Report: What Colleges Should Know About Teletherapy and How to Pick the Best Telehealth Vendor for Your Students
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By Kelly Burch
Have you ever visited a friend’s house and wondered about the way their family serves dinner or the scratchy blankets they have on the bed? Being dropped into someone else’s living environment can be jarring, but that’s pretty much what happens when you move into a dorm. Except now, you live there too.
If you’re living on campus, chances are you’ll need to adjust to life in the dorms. Here are a few things that may help.
Whether your school offers roommate matching or only gives random roommate assignments, you will likely learn who your roommate is before the semester begins. Consider reaching out to them in advance to discuss lifestyle preferences or share decorating ideas. Try to be open and honest about your preferences, and prioritize what’s most important to you.
Some things you may want to talk about and consider:
You want your room to feel like a space that’s really yours. Put up some decorations—maybe pictures of your friends and family—and bring your favorite pillow, blanket, and other meaningful things from home. Making your dorm truly yours doesn’t have to be expensive. A few personal touches can go a long way toward making it a space to feel at home.
Just like a home—or any community—dorms have rules and expectations. Before you go to school, familiarize yourself with what to expect in the dorms, and start planning for how you’ll adjust to any rules that are new to you or may be challenging.
Living with a roommate is one of the more challenging parts of college, especially if you’re not used to sharing a space. Go into the relationship with realistic expectations: Your roommate may become a close friend, or they could be someone you don’t love living with. Most likely, they’ll fall somewhere in the middle.
Aim to create a respectful environment with open communication. These roommate communication tips may help you set boundaries and be open-minded with each other. It’s great if your relationship buds into a friendship, but learning to live together peacefully is a realistic starting point.
Resident advisors, or RAs, are more senior students—sophomores, juniors, or seniors—who live in a dorm and act as resources and mentors for newer students and help dorm residents adjust to rules and norms.
RAs may also plan social events to help folks in the dorm get to know each other, and they can connect you with resources on campus, help settle disputes with your roommate, and create a feeling of community on the floor. You don’t need to become best friends with your RA, but strive for a friendly relationship. Say hello when you see them in the dorm, and make an effort to attend any events they plan.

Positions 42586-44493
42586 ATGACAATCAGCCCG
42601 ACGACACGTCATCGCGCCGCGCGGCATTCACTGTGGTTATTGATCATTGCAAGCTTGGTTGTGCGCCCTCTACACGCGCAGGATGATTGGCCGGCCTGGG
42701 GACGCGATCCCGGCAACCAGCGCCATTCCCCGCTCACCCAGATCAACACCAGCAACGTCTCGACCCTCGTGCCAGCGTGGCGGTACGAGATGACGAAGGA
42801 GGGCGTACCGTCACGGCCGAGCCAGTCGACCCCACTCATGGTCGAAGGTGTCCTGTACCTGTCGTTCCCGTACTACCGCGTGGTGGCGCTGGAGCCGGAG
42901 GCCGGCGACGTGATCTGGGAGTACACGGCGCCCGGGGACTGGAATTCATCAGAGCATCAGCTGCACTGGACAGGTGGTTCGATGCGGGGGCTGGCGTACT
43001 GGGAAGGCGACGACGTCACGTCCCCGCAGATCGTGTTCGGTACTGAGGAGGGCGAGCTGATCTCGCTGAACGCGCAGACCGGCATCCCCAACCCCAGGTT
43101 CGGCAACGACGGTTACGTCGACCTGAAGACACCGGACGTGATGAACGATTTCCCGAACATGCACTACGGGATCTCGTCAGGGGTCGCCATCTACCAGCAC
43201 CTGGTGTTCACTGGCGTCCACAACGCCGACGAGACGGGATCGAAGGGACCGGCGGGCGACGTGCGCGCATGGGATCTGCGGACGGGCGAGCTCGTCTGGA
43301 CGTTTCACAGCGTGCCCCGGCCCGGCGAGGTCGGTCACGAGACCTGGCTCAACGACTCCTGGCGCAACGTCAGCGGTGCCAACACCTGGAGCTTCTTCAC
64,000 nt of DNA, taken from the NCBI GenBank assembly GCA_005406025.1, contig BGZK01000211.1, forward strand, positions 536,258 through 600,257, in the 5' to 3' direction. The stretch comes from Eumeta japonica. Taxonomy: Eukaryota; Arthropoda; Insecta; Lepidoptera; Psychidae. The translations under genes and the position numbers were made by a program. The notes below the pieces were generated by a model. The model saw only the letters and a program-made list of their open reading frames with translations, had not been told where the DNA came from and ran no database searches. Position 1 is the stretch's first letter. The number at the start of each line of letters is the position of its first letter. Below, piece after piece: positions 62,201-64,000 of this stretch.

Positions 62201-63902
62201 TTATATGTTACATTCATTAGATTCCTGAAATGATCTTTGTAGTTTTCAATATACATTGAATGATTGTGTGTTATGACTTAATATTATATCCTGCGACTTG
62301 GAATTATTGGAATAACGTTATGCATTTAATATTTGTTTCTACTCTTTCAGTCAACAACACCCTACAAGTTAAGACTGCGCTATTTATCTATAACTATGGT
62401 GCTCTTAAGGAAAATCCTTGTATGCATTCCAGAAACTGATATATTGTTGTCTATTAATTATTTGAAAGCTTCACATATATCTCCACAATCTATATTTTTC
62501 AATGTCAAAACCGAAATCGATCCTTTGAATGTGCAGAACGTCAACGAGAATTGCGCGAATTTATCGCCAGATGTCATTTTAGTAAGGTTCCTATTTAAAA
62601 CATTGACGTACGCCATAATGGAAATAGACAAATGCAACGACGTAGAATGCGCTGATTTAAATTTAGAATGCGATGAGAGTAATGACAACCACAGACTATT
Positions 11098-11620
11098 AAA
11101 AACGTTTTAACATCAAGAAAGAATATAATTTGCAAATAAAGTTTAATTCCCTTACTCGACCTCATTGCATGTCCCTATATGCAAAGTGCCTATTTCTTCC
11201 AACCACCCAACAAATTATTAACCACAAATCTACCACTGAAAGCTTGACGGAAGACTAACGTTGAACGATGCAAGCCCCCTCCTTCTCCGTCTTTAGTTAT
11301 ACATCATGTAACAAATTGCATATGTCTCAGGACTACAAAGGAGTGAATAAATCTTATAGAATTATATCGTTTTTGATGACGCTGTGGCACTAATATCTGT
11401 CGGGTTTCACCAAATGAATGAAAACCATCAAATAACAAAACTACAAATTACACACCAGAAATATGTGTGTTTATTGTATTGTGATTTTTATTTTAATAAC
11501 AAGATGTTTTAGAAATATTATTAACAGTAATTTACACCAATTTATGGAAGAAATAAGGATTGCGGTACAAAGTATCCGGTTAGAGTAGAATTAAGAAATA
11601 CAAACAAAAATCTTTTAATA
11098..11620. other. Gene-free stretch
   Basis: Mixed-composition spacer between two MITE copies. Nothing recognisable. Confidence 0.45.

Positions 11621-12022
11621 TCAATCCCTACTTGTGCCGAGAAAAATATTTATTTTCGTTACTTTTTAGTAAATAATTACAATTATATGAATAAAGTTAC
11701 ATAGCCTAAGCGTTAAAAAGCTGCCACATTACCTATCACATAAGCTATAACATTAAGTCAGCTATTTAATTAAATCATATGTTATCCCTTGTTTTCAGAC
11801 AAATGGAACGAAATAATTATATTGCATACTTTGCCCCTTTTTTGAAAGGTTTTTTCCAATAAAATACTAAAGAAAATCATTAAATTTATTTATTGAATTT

Your dorm is your home base on campus. Hopefully, it will be so comfortable that you’ll enjoy spending time there with your roommate and neighbors. It’s important to create connections outside your dorm too. Meeting a diverse group of people on campus can add to your college experience, so join an intramural team, try out a club, or get dinner with classmates who don’t live with you.
Just like you may have had some spats with siblings or family members you’ve lived with, you may encounter some difficult or frustrating situations with your roommate. You may also find dorm life to be loud or overwhelming from time to time.
These bumps in the road, although irritating, are normal. Give yourself time to adjust and do your best to focus on solutions rather than the problems at hand. Have a noisy neighbor? It may be time to look into earplugs. Things feel a little tense with your roommate? Take a deep breath and start a conversation about how you help make each other feel a little more comfortable and at home.
Despite your best attempts to work things out, sometimes you may still find it difficult to settle disagreements or make compromises with your roommate. Don’t be afraid to lean on the people and resources available to you, such as your RA, other members of residential services, or conflict-resolution materials or services your school may offer.
If you or someone you know needs to talk to someone right now, text, call, or chat 988 for a free confidential conversation with a trained counselor 24/7.
You can also contact the Crisis Text Line by texting HOME to 741-741.
If this is a medical emergency or if there is immediate danger of harm, call 911 and explain that you need support for a mental health crisis.